Orders for long-lasting goods rose 3 percent in December, a sign the manufacturing sector continues to bolster a slow economic recovery.
The third consecutive monthly increase in durable-goods orders followed a 4.3 percent increase in November. For the year, new orders for durable goods rose 10 percent after rising 15.5 percent in 2010 and plunging 27.6 percent in 2009.
The manufacturing data followed news this week of continuing strength in surface transportation shipments. For-hire truck tonnage in December was up 10.5 percent from a year earlier and finished the year with a 5.9 percent gain, the biggest increase since 1998, the American Trucking Associations said.
December’s increase in durable-goods orders was broad-based. Seasonally adjusted orders for non-defense capital goods excluding aircraft, a key barometer, rose 2.9 percent. Unfilled orders, an indicator of future demand, rose 1.5 percent, the strongest increase since March 2008.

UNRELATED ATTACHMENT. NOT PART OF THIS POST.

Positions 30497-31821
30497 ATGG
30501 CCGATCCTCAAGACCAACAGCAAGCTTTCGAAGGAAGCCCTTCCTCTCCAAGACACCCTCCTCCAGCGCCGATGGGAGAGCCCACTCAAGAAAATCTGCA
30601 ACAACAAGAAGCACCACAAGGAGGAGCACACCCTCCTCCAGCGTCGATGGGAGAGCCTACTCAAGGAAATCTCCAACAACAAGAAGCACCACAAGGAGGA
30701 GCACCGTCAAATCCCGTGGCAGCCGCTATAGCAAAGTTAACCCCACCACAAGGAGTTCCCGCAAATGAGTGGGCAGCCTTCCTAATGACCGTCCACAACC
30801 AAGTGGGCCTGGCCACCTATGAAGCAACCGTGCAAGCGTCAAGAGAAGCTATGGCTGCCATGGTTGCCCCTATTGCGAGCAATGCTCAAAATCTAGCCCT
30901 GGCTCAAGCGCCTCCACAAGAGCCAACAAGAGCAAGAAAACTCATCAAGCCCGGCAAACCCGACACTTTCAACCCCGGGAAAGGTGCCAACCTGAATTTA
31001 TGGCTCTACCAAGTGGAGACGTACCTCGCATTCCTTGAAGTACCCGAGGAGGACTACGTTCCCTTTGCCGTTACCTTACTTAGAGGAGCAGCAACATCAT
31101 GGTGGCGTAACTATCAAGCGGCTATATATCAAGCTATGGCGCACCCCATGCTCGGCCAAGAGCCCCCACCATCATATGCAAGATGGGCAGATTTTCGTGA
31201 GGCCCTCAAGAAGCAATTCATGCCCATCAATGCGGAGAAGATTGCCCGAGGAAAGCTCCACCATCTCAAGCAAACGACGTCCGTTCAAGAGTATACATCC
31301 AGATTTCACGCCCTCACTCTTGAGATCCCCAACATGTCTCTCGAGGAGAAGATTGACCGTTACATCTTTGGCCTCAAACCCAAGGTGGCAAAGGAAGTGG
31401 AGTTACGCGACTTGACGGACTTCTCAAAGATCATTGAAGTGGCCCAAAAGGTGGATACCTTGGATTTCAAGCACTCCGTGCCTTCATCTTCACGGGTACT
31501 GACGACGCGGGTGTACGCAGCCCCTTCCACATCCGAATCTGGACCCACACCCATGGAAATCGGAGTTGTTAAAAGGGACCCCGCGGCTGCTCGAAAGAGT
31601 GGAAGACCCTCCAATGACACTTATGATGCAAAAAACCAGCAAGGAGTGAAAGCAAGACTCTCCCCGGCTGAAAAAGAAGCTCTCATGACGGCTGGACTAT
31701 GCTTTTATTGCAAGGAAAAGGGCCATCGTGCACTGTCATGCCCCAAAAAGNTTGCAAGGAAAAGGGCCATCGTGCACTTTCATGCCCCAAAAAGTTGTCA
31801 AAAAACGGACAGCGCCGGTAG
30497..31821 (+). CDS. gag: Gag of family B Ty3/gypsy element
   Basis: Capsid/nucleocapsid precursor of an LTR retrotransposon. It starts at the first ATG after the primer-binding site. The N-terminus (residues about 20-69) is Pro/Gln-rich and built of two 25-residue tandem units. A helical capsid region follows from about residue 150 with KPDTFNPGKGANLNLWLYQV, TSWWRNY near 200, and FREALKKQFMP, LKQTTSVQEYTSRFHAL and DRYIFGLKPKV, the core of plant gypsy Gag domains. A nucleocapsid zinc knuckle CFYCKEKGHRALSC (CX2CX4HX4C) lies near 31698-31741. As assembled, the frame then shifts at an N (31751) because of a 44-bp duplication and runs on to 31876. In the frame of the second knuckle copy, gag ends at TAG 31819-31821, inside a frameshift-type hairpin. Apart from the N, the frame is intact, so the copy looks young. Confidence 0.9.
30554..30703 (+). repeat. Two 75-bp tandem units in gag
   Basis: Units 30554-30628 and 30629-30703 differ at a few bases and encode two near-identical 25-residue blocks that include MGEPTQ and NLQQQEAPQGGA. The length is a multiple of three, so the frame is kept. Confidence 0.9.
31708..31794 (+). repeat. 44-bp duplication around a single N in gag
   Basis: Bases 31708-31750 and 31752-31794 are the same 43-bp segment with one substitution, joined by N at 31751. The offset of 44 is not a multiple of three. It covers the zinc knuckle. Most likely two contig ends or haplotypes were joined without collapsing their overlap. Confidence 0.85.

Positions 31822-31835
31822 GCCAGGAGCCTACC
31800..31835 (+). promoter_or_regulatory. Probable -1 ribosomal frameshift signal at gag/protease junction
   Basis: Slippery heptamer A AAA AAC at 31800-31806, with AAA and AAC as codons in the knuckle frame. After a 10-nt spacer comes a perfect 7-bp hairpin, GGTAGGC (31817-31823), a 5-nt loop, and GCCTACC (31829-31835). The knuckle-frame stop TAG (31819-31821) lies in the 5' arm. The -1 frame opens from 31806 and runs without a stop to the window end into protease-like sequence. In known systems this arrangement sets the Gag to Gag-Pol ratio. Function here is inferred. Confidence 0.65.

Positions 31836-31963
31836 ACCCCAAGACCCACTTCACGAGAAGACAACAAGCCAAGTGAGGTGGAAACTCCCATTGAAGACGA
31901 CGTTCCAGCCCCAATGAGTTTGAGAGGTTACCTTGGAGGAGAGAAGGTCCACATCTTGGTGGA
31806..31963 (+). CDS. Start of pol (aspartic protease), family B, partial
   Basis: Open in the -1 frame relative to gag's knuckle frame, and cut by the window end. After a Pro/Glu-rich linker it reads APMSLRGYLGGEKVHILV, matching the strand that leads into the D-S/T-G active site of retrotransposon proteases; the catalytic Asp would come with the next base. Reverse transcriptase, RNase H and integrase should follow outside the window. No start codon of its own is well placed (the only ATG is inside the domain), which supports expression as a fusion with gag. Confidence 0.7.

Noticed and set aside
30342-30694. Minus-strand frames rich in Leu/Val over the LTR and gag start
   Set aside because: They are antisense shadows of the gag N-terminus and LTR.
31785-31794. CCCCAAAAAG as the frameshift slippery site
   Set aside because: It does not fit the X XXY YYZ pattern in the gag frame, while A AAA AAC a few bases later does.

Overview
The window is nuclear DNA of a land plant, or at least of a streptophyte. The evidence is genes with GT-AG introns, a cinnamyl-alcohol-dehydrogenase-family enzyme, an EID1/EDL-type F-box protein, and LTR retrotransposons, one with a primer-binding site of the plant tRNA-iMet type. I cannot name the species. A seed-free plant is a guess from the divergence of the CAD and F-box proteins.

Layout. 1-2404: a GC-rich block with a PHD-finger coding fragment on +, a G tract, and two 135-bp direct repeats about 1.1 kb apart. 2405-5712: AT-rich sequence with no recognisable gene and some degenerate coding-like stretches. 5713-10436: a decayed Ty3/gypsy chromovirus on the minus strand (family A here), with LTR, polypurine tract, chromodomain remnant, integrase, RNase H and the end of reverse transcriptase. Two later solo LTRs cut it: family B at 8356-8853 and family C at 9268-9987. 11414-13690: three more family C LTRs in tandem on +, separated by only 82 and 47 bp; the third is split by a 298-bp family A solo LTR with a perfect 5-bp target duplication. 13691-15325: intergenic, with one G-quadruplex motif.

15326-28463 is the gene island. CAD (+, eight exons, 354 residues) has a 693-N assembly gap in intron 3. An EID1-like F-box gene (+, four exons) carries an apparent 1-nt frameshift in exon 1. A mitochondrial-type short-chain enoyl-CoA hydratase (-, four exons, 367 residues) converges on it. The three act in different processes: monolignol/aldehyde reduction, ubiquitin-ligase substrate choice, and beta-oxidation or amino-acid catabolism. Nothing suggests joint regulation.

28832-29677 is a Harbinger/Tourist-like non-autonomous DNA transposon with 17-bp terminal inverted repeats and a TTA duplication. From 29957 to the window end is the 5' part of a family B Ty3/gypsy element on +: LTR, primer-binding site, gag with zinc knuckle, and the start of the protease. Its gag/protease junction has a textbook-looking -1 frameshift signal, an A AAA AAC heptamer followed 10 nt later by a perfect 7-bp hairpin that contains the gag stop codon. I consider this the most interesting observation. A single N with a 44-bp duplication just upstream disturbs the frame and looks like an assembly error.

Increases were posted in orders for commercial aircraft, machinery, communications equipment and primary metals. Orders for electrical equipment and fabricated metals declined. Shipments of durable goods rose by 2.1 percent last month. Inventories increased 0.3 percent.